UPC – This is a 12-digit number used for periodical comic books. The same 12 digits can be used for
the length of the series and will be accompanied by a 5-digit supplement at the end (ex. 712345678901-
00111). The 5-digit supplement conveys information about each issue of the series with the first 3 digits
indicating the issue number (“001”), followed by which cover (“1” for 1st cover), and then the printing
(“1” for 1st printing). For other examples, please refer to most comics found on comic shop shelves. If your
comic book is a one-shot with no subsequent issues, you wouldn’t be required to include a 5-digit
supplement. Diamond does not offer comic books with ISBN numbers unless the comic book is a
“one-shot” with no issue #2 planned to follow.
ISBN/EAN – This is a 10 or 13-digit number used for graphic novels and other types of squarebound books. The barcode typically printed on books uses the 13-digit ISBN number followed by a 5-
digit supplement which indicates the retail price. If you only have the 10-digit ISBN, this number can
easily be converted to 13-digits using a converter found on the internet.
Q. What types of product is Diamond Comic Distributors looking for?
A. Diamond Comic Distributors prides itself on offering its retailers a wide variety of pop-culture and/or
comic book related products for the direct market (comic shops). We consider all genres and formats of
comic books and material related to sequential art. Text-only items like novels tend to sell very poorly in
the direct market so Diamond does not often distribute text-only product.
Q. Does Diamond Comics require a minimum amount of orders for my product in order to sell it?
A. If Diamond Comics has accepted your product for listing in Previews, we will seek to fulfill any and all
orders for your product regardless of quantity.
Q. What if I require a minimum quantity of orders for my book in order to proceed with
manufacturing my final product?
A. Any item Diamond offers to retailers MUST be available to retailers no matter how low the final orders
may be. Therefore, Diamond Comics cannot agree to a pre-set minimum of orders.
Q. How formal should my submission package be?
A. We don’t require anything above and beyond the four items of your submission package mentioned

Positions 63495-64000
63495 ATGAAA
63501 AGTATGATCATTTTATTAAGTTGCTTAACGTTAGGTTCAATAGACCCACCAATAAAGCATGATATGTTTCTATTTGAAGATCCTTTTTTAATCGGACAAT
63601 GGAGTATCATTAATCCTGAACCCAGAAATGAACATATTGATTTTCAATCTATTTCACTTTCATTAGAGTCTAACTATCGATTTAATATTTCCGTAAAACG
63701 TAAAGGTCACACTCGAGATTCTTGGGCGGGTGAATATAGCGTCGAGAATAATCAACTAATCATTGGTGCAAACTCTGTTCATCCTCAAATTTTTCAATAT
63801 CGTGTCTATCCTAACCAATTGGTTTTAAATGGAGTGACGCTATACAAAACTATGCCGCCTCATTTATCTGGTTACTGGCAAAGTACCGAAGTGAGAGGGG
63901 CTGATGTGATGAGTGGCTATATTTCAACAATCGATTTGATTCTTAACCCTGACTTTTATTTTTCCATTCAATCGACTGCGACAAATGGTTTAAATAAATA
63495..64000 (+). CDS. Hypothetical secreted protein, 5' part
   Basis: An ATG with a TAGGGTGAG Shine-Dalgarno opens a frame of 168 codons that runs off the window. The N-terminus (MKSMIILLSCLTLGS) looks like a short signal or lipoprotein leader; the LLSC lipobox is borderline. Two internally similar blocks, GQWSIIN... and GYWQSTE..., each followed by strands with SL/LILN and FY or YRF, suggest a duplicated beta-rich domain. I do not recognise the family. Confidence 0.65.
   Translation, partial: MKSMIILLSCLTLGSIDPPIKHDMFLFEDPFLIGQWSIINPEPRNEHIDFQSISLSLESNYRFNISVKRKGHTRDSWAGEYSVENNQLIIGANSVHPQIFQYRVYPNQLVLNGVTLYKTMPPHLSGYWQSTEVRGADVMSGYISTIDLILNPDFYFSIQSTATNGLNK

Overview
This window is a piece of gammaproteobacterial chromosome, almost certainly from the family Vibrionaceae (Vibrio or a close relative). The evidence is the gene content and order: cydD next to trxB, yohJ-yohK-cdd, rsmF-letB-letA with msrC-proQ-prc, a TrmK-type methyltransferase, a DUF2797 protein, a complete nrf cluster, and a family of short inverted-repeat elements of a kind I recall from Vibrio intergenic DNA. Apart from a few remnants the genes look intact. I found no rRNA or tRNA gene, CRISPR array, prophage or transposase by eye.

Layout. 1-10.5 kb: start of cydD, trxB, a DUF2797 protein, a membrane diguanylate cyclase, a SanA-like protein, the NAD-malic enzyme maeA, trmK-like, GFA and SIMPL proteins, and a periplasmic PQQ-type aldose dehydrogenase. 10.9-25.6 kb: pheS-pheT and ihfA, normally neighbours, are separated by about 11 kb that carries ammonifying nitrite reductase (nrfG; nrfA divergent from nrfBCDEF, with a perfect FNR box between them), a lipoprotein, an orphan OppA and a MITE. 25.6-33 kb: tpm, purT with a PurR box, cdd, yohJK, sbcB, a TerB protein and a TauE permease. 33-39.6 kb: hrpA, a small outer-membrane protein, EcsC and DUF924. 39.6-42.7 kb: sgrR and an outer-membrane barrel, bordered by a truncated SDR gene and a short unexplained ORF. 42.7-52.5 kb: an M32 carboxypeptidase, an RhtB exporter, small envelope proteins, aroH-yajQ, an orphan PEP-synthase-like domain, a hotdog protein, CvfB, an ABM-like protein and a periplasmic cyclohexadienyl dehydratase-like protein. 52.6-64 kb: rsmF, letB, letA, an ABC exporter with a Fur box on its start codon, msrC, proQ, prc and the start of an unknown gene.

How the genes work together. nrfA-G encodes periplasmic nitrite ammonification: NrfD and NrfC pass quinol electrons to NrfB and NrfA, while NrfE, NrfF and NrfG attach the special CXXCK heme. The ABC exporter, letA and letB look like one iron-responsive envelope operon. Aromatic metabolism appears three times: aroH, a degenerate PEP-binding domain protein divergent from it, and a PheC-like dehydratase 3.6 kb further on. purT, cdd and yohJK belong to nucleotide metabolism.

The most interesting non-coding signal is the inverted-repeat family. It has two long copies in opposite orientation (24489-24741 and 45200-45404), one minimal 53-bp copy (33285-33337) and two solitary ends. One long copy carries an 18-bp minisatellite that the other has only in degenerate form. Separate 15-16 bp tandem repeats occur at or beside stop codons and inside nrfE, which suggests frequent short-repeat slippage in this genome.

above. An elaborately packaged submission, or submission containing “swag” (t-shirts, buttons, stickers,
etc.) will not affect the review committee’s decision.
Q. How much should I discount my product?
A. The discount percentage (found on the info sheet) is the percentage OFF the retail price that Diamond
Comic Distributors will be paying you for each copy of your product. Standard discount is typically 60% for
most comics. This discount directly affects the cost retailers will pay for your book so a better discount to
Diamond means a better discount to retailers and, typically, stronger sales. Keep in mind that shipping costs for sending your product to Diamond will be the responsibility of the publisher.
Q. How should I rate the content of my product?
A. There are THREE main ratings Diamond uses when it lists comic book product. Most comics fall under an “all ages” rating and may contain some violence (within reason) and, perhaps, the lightest forms of profanity. A “mature” title typically contains full or partial nudity and/or profanity that wouldn’t be permitted on network television. An “adult” title would be more extreme than “mature” and typically means graphic sexual situations that would be considered pornographic.
Q. Does Diamond sell my product to the “book market” (Amazon, Barnes & Nobles, etc.)?
A. Diamond Comic Distributors’ sister company, Diamond Book Distributors (DBD), does sell product to book stores and other “book market” accounts. Distribution to these channels is far more complex,
requiring an “invitation” from DBD and subsequent contract. Acceptance to DCD does not necessarily
include acceptance to DBD because DBD chooses accounts based on the content’s viability in the “book
market” as well as a publisher’s ability to work within the high cost/high risk returnable sales model
required in the “book market”.
Q. I still have further questions that are not answered in this guide, can I speak with someone?
A. Please feel free to contact Jay Spence, the Submissions Coordinator, with any questions you may
have about your submission. Jay Spence can be reached at or at 443-318-


Written by 

Pam Harrison is one of the first and best known CGI artists in Independent Comics. Her work with the historical fiction series House of the Muses earned her the 2008 Prism Comics Queer Press Grant for Outstanding Series, and she continues her storytelling in a gripping sci-fi space opera adventure, A Deviant Mind, that far transcends its original LGBT audience. Her work has also appeared in ALPHABET Anthology, Dark Mischief horror anthology, Voices Against Bullying and more. Her current series is the long-running scifi space opera A Deviant Mind, updating Sunday-Wednesday-Friday on